This time? Anything but typical!

What does your typical home assignment time look like?


Ours has always looked like a whirlwind of travel – visiting with ministry partners, family and friends spread across several states – and a whole lot of busyness at our home church and the Christian school our children attend during those furlough times.

Of course, that meant that in the moments we weren’t wrapped up in all of that busyness and travel, we could and often would sequester ourselves in our home and doing little to build relationships and initiate contact with people outside our home assignment bubble. It felt very un-missionary like, and disturbingly uncomfortable – to say that we hardly knew anyone outside our church and family circle, that we were too tired to even try and get to know our neighbors…

…that almost everyone with whom we had contact looked and believed much like we do.

It was a total opposite picture of our life overseas… and I always felt a bit uneasy and unsettled about that particular status quo… but in the course of four plus home assignment seasons, I hadn’t done anything, tried anything, to change it

I justified the insulated life we’d lead saying we needed rest because…

  • we were too exhausted after several years of ministry and life overseas – a very true statement.
  • I’d claim that we were, really, too busy with all of our still-linked-to-our-overseas-ministry obligations to jump into something here because we wouldn’t have time to do it justice, and we were… very busy.
  • I’d convince myself that we weren’t around long enough to really make a difference…  another fact as our return date for when we’d be leaving to return to Africa (and home) was clearly in focus and always just months… then weeks… then days… in the future.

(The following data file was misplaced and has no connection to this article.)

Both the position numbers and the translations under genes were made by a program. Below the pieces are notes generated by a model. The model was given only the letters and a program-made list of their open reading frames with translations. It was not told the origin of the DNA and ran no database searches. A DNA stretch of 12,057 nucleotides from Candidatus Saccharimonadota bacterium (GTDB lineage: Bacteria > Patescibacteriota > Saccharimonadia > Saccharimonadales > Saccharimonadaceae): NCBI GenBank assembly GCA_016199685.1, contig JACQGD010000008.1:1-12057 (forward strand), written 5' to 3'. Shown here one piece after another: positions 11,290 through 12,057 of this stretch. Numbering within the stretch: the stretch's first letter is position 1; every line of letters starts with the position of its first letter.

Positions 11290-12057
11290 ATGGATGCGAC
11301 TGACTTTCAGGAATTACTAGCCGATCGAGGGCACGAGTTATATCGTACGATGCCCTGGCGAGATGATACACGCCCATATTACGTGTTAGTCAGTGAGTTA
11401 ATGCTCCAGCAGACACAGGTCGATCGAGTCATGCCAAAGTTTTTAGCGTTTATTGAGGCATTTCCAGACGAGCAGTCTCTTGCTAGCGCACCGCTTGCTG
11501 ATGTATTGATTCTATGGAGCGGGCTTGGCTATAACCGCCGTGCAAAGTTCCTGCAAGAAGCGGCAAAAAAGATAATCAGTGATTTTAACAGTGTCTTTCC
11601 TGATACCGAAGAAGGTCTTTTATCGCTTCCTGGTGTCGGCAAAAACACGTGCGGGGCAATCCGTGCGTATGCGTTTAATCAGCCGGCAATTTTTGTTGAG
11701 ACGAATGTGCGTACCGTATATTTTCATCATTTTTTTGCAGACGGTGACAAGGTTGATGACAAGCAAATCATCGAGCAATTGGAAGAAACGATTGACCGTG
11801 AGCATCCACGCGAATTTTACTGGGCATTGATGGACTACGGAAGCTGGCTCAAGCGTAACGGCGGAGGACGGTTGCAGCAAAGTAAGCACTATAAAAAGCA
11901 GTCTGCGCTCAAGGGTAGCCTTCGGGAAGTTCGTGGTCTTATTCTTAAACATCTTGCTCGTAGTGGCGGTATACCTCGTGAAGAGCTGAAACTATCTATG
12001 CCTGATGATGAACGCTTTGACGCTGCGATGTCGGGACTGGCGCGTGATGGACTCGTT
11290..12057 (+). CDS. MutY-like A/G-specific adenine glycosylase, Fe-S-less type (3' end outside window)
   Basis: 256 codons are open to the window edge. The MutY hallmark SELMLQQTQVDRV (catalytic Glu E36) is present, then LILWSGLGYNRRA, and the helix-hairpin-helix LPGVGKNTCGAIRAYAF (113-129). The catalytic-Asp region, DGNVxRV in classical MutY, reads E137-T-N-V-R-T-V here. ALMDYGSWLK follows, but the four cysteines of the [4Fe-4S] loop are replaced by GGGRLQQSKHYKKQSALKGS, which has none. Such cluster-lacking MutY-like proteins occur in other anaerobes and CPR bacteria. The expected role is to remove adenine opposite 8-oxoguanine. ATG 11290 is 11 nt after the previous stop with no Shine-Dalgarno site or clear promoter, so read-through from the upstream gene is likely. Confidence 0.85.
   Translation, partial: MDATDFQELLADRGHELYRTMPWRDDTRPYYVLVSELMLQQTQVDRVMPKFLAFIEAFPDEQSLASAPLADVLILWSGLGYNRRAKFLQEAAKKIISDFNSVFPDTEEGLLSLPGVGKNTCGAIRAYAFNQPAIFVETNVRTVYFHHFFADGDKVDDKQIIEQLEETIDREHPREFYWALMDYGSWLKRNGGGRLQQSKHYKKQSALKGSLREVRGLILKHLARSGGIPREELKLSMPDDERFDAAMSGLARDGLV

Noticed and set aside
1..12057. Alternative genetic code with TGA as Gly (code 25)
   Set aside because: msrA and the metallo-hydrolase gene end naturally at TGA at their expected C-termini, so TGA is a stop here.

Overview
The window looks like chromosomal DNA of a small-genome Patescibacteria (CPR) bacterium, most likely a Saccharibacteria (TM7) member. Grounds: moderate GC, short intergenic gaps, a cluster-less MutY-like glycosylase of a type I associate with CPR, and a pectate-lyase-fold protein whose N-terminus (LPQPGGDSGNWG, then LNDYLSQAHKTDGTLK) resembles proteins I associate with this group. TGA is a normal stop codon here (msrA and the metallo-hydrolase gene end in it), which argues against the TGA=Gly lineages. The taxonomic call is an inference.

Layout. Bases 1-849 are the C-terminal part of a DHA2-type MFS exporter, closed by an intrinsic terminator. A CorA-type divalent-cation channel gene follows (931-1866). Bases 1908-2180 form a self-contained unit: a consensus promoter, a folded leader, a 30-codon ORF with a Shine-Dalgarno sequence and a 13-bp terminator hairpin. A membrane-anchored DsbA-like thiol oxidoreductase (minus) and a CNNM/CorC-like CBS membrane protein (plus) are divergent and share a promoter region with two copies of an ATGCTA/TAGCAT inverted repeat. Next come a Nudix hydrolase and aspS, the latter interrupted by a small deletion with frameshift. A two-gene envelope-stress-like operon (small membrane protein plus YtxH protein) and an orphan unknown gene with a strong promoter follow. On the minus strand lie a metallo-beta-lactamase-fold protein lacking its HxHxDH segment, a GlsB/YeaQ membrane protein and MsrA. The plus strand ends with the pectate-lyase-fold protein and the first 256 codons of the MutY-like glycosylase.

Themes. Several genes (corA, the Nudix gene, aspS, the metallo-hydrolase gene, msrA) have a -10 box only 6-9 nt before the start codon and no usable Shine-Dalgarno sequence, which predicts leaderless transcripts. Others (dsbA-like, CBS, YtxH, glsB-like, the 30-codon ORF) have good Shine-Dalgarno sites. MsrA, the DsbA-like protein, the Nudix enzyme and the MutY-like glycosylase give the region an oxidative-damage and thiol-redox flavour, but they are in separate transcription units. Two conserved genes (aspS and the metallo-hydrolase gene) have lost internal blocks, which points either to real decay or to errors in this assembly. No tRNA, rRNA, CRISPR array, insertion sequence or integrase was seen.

All of my rationalizing, however, didn’t convince my heart that the massive dichotomy between our lives in our two homes was right. Rather, it felt hypocritical. And then my kids started to notice… and ask questions.


It was much easier to ignore conviction that came from within than it was to ignore the convicting voice of the young people who live with me.

So, I knew I wanted this home assignment to be different.

I didn’t want to be that missionary who invested in lives and could easily share Jesus while at those “uttermost ends of the earth,” but who was afraid to strike up a simple conversation with the lady on the mat next to mine in a Pilates class… or selfishly resistant to volunteering to help at an organization because it meant committing to that place every week…

Am I the only expat worker who has felt this struggle?

After all, what does it really say about what I believe about the message – if I’m willing to take it over oceans and across deserts… but not across the street? When I’m not ashamed to share with people who expect me to be different, but fearful when it comes to talking about Jesus with people who look just like me?

What does it say I really believe about the Giver of the message?

That target date IS still on the calendar – a clear reminder that home assignment is still a short, sometimes frenetic, yet temporary time – full of transition and change and new when a weary expat only wants to rest and recuperate. But that can’t be my excuse.

By God’s grace, however, this furlough has been different.

Feeding an injured owl at an animal rehabilitation center.

Investing in this local community, for this season and despite the temporariness, has made home assignment actually feel like home. God has given opportunities that I could have never even imagined, much less foreseen or desired – and somehow, in those opportunities, He’s ministered to me. It’s kept me looking outward… and upward. In the obedience, He’s given rest. He’s shown me that He’s not just about the business of changing other people, but also working to change me while working through me… wherever He has me.


How do you get involved in your community while on home assignment?

How does that help refresh you and prepare you to return to your “life overseas” place of service?

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Richelle Wright

Disciple of Jesus, lover of God's Word, wife to one great guy, and mama of eight, Richelle has spent the past 13 years in Niger, West Africa. She and her family are currently in the throes of transition as they begin life and ministry (teaching, audio-visual production) in the Canadian province of Québec. ||

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